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United States v. Viera-Orozco

United States District Court, E.D. Wisconsin

April 6, 2018

UNITED STATES OF AMERICA, Plaintiff,
v.
ESGARDO VIERA-OROZCO, Defendant.

          ORDER

          J. P. STADTMUELLER, U.S. DISTRICT JUDGE.

         On February 13, 2018, the grand jury returned an indictment charging Defendant Esgardo Viera-Orozco (“Viera-Orozco”) with various drug trafficking and firearm offenses. (Docket #6). The indictment is based in part on a controlled buy of heroin from a confidential informant. Viera-Orozco filed a motion on March 2, 2018, requesting that the Court compel the government to immediately disclose the identity of the informant. (Docket #23). The government conceded that it must reveal the informant's identity, but it asked that disclosure occur no earlier than fifteen days before trial out of concern for the informant's safety. (Docket #33 at 5).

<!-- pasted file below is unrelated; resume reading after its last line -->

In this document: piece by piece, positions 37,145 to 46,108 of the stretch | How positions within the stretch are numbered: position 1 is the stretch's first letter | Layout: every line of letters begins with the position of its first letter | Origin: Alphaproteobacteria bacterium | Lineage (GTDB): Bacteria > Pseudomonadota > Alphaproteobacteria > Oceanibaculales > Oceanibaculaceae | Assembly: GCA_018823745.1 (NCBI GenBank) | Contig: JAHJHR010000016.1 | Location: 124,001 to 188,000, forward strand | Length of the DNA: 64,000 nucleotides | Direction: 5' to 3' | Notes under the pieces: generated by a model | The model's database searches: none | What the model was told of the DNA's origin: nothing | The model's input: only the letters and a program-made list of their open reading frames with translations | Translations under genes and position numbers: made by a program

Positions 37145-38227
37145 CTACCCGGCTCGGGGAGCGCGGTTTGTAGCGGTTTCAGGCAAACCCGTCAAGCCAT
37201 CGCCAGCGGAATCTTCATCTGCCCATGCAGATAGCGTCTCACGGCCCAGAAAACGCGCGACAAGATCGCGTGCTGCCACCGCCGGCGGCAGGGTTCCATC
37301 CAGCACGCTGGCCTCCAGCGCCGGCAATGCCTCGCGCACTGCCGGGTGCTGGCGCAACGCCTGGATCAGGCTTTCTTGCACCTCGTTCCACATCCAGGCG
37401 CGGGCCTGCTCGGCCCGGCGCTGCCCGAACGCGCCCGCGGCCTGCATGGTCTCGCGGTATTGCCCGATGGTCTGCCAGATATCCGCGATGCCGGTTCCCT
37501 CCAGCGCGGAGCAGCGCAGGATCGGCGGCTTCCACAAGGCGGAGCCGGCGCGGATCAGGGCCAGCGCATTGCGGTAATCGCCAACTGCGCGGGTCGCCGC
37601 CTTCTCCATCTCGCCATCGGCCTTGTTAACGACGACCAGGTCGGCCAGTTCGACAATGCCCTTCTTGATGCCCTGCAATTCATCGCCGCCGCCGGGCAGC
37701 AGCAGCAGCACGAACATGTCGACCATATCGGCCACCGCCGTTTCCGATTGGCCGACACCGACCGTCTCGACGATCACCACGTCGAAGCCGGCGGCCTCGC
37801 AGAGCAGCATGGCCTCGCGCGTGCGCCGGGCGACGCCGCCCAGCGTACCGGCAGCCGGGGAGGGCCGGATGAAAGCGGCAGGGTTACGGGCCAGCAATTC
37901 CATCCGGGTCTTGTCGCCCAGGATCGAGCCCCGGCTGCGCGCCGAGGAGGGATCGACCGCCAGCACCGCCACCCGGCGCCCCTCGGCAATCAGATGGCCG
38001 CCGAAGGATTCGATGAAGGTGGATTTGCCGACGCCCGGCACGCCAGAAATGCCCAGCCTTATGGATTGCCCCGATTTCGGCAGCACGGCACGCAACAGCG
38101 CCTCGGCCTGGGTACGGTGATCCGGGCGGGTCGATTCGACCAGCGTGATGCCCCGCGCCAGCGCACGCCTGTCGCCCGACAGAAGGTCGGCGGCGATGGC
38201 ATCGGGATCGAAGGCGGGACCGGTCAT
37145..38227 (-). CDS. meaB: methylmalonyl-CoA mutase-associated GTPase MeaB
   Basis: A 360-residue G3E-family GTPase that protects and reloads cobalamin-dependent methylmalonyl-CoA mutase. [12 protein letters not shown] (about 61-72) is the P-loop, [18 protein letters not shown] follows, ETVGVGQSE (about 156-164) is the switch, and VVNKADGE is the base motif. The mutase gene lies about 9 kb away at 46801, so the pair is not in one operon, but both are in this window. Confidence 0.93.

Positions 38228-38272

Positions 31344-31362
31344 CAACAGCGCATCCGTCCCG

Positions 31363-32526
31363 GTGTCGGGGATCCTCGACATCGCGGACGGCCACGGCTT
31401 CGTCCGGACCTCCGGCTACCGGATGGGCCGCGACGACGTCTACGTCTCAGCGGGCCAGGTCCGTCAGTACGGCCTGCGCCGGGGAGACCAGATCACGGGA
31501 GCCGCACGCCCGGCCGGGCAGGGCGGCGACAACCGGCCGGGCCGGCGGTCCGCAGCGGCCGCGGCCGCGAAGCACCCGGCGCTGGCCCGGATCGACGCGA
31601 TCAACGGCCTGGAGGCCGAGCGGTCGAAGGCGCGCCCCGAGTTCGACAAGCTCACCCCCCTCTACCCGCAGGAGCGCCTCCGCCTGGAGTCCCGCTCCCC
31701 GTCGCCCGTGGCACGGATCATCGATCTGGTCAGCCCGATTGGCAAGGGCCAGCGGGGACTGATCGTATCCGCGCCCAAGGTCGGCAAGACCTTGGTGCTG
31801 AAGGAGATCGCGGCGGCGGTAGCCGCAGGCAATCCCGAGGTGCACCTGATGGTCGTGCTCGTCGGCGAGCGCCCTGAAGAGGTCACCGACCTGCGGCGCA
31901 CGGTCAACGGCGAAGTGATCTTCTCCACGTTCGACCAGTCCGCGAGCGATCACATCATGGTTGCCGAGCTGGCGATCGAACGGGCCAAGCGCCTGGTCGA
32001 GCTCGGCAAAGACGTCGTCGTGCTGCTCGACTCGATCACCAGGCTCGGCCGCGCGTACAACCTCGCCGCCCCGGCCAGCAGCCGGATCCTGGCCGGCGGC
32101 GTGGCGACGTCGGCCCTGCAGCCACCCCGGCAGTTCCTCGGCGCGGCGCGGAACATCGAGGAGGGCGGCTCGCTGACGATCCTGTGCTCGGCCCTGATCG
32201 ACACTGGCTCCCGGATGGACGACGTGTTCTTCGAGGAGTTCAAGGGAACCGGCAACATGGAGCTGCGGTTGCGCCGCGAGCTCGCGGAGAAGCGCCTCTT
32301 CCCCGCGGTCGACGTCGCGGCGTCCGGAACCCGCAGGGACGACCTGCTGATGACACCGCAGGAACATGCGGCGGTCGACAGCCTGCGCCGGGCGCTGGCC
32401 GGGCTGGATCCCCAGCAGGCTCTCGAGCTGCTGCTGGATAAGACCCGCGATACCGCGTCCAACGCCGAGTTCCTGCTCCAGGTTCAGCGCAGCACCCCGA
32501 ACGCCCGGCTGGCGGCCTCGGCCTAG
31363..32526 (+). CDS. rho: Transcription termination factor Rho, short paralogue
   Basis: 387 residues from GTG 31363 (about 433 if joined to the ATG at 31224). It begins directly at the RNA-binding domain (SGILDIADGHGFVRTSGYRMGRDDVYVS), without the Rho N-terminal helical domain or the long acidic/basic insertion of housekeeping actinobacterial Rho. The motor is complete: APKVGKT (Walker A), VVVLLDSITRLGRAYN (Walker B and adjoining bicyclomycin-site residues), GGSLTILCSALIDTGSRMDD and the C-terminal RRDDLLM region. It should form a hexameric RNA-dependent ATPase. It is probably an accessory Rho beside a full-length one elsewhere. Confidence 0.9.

On March 20, 2018, Magistrate Judge William E. Duffin issued an order denying Viera-Orozco's motion and directing the government to disclose the confidential informant's identity no later than April 23, 2018, fourteen days prior to trial. (Docket #39). Viera-Orozco filed an objection to that ruling on March 29, 2018. (Docket #43). The government responded on April 5, 2018. (Docket #45). A magistrate's ruling on a non-dispositive matter, such as this discovery dispute, can only be overturned if it is “contrary to law or clearly erroneous.” Fed. R. Crim. P. 59(a).